The syndrome involves a mutation to HOXA1, a gene that has been extensively studied in mice, but about which little is known in humans. HOXA1 belongs to a large family of HOX genes that govern very early embryonic development and the making of the body plan. HOXA1 is the first HOX gene turned on in mice, and presumably in the human body, and is involved in patterning of the growth of the head, face, and brainstem.
Mice that lack both copies of HOXA1 universally die. Until this study, no human HOXA1 mutation had ever been identified, and it was assumed that complete loss of HOXA1 function would be lethal. But the Children's investigators, led by graduate student Max Tischfield and neurologist Dr. Elizabeth Engle of the Children's Hospital Boston Program in Genomics and the Harvard Medical School Program in Neuroscience, have found living people with two mutated copies of HOXA1 -- from three different parts of the world.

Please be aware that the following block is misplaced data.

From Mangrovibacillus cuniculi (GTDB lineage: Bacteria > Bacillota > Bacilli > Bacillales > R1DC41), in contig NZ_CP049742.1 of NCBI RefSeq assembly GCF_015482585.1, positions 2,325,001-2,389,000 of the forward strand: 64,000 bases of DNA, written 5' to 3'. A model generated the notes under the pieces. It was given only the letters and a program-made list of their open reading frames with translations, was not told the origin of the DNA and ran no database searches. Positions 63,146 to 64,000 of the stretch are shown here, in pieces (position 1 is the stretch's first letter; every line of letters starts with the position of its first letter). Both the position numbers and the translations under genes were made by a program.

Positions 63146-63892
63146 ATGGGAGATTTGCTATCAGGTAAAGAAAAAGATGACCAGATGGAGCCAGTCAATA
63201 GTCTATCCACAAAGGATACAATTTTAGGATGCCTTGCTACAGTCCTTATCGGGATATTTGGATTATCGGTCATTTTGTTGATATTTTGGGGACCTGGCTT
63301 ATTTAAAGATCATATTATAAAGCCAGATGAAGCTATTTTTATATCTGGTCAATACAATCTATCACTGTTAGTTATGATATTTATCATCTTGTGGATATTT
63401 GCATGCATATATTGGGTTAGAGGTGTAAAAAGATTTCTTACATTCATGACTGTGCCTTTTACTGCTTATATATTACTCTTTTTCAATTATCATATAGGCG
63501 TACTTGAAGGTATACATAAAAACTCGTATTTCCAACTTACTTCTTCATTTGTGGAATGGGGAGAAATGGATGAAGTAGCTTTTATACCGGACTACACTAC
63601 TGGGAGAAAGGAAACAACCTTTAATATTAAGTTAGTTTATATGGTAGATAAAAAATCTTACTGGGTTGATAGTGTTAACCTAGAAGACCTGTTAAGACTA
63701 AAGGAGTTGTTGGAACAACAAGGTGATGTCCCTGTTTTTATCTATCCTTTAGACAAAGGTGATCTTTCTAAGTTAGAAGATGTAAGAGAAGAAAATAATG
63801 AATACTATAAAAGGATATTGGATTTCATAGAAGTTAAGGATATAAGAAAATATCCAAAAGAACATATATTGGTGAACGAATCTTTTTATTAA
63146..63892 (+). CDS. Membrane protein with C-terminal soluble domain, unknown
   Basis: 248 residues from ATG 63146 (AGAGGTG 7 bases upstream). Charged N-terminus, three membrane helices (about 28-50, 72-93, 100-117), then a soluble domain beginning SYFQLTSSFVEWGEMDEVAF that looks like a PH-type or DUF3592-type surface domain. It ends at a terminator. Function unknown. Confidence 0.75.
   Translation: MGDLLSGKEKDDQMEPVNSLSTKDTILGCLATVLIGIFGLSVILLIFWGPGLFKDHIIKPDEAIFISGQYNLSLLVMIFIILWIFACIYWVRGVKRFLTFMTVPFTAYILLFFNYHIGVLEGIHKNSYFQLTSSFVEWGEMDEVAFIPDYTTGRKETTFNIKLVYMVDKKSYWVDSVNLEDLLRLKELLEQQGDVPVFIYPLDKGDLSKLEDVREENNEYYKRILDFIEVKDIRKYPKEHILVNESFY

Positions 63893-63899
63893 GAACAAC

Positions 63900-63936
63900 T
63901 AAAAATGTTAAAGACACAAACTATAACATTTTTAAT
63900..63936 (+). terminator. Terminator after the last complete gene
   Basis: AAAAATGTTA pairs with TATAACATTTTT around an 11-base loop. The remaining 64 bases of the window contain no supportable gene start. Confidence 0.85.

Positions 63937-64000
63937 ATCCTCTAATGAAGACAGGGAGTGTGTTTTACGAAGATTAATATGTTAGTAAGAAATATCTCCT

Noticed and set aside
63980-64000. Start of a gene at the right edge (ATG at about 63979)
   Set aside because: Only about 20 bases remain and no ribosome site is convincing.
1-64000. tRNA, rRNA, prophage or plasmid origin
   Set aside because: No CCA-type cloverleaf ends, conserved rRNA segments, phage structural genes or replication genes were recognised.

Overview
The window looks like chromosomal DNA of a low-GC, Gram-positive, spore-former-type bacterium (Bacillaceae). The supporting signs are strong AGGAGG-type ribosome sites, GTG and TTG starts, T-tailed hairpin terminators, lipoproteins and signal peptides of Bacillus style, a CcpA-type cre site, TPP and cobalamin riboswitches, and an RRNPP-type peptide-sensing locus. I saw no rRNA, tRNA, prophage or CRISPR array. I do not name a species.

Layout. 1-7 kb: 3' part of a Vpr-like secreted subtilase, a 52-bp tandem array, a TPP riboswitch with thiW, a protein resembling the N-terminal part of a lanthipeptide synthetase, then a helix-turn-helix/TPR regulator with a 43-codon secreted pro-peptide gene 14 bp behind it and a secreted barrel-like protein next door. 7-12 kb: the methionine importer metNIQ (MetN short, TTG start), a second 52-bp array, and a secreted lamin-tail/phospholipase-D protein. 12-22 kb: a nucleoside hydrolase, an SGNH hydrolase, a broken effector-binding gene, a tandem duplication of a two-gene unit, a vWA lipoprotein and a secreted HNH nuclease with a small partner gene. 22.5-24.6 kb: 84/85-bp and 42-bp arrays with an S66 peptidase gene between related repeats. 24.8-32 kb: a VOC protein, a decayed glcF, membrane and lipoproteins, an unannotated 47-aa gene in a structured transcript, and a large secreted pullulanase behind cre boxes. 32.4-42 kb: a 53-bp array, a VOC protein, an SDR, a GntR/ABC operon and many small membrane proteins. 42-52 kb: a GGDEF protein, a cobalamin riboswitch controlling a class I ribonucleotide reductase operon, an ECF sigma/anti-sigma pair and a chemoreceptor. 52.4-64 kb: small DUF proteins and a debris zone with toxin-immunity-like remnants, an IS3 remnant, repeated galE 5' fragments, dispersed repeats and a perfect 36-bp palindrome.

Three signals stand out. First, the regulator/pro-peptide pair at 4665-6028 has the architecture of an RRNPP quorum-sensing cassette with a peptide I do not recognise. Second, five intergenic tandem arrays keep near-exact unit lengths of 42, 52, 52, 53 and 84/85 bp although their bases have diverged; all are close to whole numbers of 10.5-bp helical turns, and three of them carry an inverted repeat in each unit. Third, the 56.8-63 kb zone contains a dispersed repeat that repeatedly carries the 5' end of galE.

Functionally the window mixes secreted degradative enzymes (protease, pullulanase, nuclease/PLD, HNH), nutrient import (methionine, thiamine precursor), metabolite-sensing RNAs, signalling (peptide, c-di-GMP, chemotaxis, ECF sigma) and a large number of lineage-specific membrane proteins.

"This is the first description of a human syndrome resulting from any of the HOX genes involved in brain development, and the first report of a total loss of any HOX gene in humans," says Engle, senior author of the study.
Tischfield and Engle had been studying genetic disorders that interfere with peoples' ability to move their eyes horizontally (left or right). Collaborators in Saudi Arabia alerted them to patients they'd been seeing who had not only restricted horizontal eye movement, but also deafness and motor impairments. The Saudi clinicians began to carefully reexamine their patients, while Tischfield and Engle looked at the patients' DNA to try to identify a causative gene.